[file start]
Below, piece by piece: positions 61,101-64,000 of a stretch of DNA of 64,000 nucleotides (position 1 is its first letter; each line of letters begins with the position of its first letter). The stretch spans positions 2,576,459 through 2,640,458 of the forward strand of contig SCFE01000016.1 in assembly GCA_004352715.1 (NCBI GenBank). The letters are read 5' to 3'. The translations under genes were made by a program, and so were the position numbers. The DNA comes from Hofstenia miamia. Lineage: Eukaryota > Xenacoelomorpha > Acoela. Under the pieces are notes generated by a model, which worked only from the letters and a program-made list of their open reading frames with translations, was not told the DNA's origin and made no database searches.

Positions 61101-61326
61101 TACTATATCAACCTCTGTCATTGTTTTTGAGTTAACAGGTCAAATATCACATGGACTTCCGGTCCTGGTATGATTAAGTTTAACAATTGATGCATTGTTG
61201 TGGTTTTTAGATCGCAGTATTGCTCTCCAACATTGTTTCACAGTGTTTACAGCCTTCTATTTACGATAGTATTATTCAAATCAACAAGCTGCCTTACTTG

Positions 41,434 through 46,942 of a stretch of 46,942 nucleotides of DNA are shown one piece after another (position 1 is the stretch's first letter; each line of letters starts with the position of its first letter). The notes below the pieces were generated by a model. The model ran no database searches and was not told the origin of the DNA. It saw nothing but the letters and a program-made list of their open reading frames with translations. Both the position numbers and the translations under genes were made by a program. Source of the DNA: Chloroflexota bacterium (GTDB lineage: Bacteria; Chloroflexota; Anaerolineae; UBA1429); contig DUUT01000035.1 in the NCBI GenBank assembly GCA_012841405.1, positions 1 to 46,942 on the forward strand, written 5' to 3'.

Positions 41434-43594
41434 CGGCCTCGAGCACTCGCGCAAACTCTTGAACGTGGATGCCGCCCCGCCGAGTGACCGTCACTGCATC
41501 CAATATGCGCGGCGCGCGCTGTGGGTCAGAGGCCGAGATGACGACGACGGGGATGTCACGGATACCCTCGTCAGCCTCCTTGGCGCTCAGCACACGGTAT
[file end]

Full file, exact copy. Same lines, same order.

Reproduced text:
Below, piece by piece: positions 61,101-64,000 of a stretch of DNA of 64,000 nucleotides (position 1 is its first letter; each line of letters begins with the position of its first letter). The stretch spans positions 2,576,459 through 2,640,458 of the forward strand of contig SCFE01000016.1 in assembly GCA_004352715.1 (NCBI GenBank). The letters are read 5' to 3'. The translations under genes were made by a program, and so were the position numbers. The DNA comes from Hofstenia miamia. Lineage: Eukaryota > Xenacoelomorpha > Acoela. Under the pieces are notes generated by a model, which worked only from the letters and a program-made list of their open reading frames with translations, was not told the DNA's origin and made no database searches.

Positions 61101-61326
61101 TACTATATCAACCTCTGTCATTGTTTTTGAGTTAACAGGTCAAATATCACATGGACTTCCGGTCCTGGTATGATTAAGTTTAACAATTGATGCATTGTTG
61201 TGGTTTTTAGATCGCAGTATTGCTCTCCAACATTGTTTCACAGTGTTTACAGCCTTCTATTTACGATAGTATTATTCAAATCAACAAGCTGCCTTACTTG

Positions 41,434 through 46,942 of a stretch of 46,942 nucleotides of DNA are shown one piece after another (position 1 is the stretch's first letter; each line of letters starts with the position of its first letter). The notes below the pieces were generated by a model. The model ran no database searches and was not told the origin of the DNA. It saw nothing but the letters and a program-made list of their open reading frames with translations. Both the position numbers and the translations under genes were made by a program. Source of the DNA: Chloroflexota bacterium (GTDB lineage: Bacteria; Chloroflexota; Anaerolineae; UBA1429); contig DUUT01000035.1 in the NCBI GenBank assembly GCA_012841405.1, positions 1 to 46,942 on the forward strand, written 5' to 3'.

Positions 41434-43594
41434 CGGCCTCGAGCACTCGCGCAAACTCTTGAACGTGGATGCCGCCCCGCCGAGTGACCGTCACTGCATC
41501 CAATATGCGCGGCGCGCGCTGTGGGTCAGAGGCCGAGATGACGACGACGGGGATGTCACGGATACCCTCGTCAGCCTCCTTGGCGCTCAGCACACGGTAT